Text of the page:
For almost a decade, the BBVA Bancomer Foundation has been supporting the filmmaking vision, dreams and talent of young university students through its Hazlo en Cortometraje (Do it in a Short Film) contest. This year’s contest, with over 1,113 submissions, has been a success. The works are produced by Mexican students – the contest only recently opened to participants from other countries – and focus on topics that basically aim to drive a change in attitude among society with respect to different issues.
The purpose of the Hazlo en Cortometraje contest is to acknowledge the role of students voicing criticism and bringing change. The short films – which run from 5 to 7 minutes – tell stories that reveal places and characters; situations and individual or collective problems, narrated to force an uninterested society to reflect.
Cinema’s universal language has the power to change attitudes, lifestyles and stir people’s consciences. Before the internet, the cinematographic expression was the only option for global communication, but its strength has not lost any ground, because, today, images can travel through internet and social networks. Raising awareness through new communication channels is one of the challenges of contemporary society.
The Director of Cultural Sponsorship of the BBVA Bancomer Foundation, Bancomer, Gabriela Velásquez Robinson, sums it up as follows: “Hazlo en Cortometraje has had a quite interesting evolution and has grown significantly in terms of the number of entrants, works and, more specifically, in the quality of the works; many entrants are actually teams that have come together to put out more professional works, each addressing different issues, but all focusing on society.”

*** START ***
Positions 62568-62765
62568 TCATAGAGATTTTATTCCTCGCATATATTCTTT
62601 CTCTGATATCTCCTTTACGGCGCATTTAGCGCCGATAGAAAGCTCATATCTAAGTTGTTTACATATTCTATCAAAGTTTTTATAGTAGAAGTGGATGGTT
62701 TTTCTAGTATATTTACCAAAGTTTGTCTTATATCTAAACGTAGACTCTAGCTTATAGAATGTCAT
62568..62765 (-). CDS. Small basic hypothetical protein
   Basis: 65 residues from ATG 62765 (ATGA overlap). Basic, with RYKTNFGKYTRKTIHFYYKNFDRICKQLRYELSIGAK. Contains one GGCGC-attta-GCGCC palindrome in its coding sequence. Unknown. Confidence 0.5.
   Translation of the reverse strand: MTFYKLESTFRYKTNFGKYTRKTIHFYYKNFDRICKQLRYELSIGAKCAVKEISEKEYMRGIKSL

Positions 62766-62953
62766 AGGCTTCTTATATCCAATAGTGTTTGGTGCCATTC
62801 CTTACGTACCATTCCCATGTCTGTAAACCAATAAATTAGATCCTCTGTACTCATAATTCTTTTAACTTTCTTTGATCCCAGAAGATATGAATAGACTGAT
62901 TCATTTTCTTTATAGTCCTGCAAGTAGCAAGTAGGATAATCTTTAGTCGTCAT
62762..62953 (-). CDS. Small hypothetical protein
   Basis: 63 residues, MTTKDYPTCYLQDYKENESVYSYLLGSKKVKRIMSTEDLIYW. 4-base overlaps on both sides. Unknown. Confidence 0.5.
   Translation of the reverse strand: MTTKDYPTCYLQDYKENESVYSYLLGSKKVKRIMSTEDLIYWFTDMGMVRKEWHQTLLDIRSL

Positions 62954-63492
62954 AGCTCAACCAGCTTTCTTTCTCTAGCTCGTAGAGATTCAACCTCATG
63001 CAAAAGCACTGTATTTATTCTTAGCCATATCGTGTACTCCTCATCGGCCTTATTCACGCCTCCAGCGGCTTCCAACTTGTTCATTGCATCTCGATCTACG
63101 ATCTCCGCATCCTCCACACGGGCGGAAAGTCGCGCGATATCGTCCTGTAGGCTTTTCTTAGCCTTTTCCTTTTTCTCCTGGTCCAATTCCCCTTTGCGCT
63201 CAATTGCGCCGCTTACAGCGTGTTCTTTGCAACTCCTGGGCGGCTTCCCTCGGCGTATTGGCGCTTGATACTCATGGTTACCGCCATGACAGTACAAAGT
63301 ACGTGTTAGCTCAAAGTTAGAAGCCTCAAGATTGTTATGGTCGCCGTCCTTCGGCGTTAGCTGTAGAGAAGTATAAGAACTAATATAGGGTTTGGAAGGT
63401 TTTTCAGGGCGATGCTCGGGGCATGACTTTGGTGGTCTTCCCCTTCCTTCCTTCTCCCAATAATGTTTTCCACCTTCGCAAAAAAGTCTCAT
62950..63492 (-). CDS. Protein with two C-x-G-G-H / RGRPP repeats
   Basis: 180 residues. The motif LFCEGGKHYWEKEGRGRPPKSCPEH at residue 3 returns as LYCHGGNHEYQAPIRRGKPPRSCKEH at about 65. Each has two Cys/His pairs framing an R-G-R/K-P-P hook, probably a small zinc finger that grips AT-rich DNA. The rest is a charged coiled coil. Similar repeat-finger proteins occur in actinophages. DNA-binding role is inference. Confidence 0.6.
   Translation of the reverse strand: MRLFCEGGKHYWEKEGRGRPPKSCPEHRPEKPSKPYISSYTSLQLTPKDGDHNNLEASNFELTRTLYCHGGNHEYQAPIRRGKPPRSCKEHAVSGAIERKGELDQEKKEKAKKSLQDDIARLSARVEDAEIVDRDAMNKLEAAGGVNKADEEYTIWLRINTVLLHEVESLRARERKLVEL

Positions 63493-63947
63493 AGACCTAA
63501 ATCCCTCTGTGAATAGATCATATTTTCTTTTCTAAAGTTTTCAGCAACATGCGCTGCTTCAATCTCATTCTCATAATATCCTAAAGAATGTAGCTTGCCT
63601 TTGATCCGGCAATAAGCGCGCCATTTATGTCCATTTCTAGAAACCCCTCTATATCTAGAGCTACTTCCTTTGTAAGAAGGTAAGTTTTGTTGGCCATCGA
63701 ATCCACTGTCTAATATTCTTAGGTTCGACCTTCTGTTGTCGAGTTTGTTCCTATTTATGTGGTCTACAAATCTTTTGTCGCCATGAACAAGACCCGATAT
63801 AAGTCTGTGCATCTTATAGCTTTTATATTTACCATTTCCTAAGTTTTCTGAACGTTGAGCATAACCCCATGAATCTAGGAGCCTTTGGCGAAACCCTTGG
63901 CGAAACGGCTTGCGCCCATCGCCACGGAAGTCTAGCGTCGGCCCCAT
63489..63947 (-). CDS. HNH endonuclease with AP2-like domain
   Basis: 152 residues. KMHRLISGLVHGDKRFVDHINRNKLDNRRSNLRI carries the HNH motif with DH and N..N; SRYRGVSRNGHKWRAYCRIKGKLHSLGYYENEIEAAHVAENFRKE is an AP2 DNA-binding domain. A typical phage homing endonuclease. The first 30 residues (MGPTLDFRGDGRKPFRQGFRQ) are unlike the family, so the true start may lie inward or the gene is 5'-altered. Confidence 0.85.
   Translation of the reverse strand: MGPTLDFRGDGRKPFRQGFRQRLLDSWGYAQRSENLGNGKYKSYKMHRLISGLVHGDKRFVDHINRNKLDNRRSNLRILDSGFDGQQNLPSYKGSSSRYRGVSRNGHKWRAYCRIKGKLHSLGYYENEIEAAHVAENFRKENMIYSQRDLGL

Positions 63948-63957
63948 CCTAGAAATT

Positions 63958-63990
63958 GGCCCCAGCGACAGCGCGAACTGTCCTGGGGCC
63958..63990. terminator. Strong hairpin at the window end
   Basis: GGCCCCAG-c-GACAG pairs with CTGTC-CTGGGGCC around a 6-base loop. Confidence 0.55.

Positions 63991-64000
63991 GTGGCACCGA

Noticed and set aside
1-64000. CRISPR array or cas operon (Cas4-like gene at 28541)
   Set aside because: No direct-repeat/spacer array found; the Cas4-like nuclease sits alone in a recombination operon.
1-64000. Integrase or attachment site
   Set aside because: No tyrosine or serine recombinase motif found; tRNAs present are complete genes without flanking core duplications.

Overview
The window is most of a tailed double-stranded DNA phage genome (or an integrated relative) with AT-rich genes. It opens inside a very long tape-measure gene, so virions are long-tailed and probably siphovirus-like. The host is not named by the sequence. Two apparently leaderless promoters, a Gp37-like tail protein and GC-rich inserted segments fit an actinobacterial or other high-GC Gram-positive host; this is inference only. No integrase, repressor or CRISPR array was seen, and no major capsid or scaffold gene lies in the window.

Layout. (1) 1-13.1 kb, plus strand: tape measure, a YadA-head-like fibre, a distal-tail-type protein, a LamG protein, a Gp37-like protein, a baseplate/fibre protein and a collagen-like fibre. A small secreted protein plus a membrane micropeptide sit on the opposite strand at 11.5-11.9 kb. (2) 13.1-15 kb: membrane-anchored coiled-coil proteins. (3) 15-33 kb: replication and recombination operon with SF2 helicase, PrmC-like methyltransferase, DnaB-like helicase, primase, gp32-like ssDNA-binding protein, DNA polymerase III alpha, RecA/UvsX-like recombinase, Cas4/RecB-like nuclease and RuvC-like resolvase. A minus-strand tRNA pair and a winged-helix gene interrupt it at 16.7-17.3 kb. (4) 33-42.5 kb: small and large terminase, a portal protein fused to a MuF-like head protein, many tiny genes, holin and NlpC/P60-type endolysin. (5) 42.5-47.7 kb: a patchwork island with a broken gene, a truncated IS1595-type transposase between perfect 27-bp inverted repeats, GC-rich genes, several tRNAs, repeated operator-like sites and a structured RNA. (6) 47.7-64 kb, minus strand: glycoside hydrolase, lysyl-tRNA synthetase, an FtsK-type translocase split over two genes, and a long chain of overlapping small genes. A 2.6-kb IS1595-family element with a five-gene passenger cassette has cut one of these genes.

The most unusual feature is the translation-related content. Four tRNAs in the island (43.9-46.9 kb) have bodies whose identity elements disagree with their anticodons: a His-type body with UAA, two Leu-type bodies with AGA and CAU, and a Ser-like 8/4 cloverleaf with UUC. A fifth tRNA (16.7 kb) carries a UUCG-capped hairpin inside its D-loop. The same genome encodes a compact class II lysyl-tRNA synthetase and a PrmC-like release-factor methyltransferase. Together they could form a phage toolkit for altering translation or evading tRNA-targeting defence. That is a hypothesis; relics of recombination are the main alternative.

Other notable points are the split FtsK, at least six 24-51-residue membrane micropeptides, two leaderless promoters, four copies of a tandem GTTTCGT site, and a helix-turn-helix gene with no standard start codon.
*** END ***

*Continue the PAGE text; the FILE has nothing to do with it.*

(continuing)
A factory of dreams
Cinema is the factory of dreams capable of changing patterns of consumption and perceptions around a specific social issue; it is the art or medium used to try to forge a social industry in a particular historic moment; and it is within this context of reference where young university students enthusiastically work and participate with their moviemaking creativity.
Gabriela Velásquez explains that the success achieved by the Contest owes a lot to its strategic partners – such as the Cinépolis Foundation – and the involvement of New Art and Equiscosa, two post-production companies that contribute with their creative input to the contest’s organization and offer the winners the opportunity to take part in a workshop. The prize for the winners and the runner-ups in the fiction, animation and documentary categories is 70,000 and 30,000 pesos, respectively.
In the experimental category, only the winner is awarded, and receives MXN50,000. As additional recognition, the Bancomer Award to Potential is an all-expenses-paid trip to attend the International Film and Television School in San Antonio de Baños, Cuba. The main contribution of the Hazlo en Cortometraje Contest is that it offers a cinematographic creation space for young students. In other similar contests, students end up competing against professionals.
“Hazlo en Cortometraje is a good thermometer to understand what is it that today’s youths are concerned about, and how much they care about the seventh art”, concludes Gabriela Velásquez.
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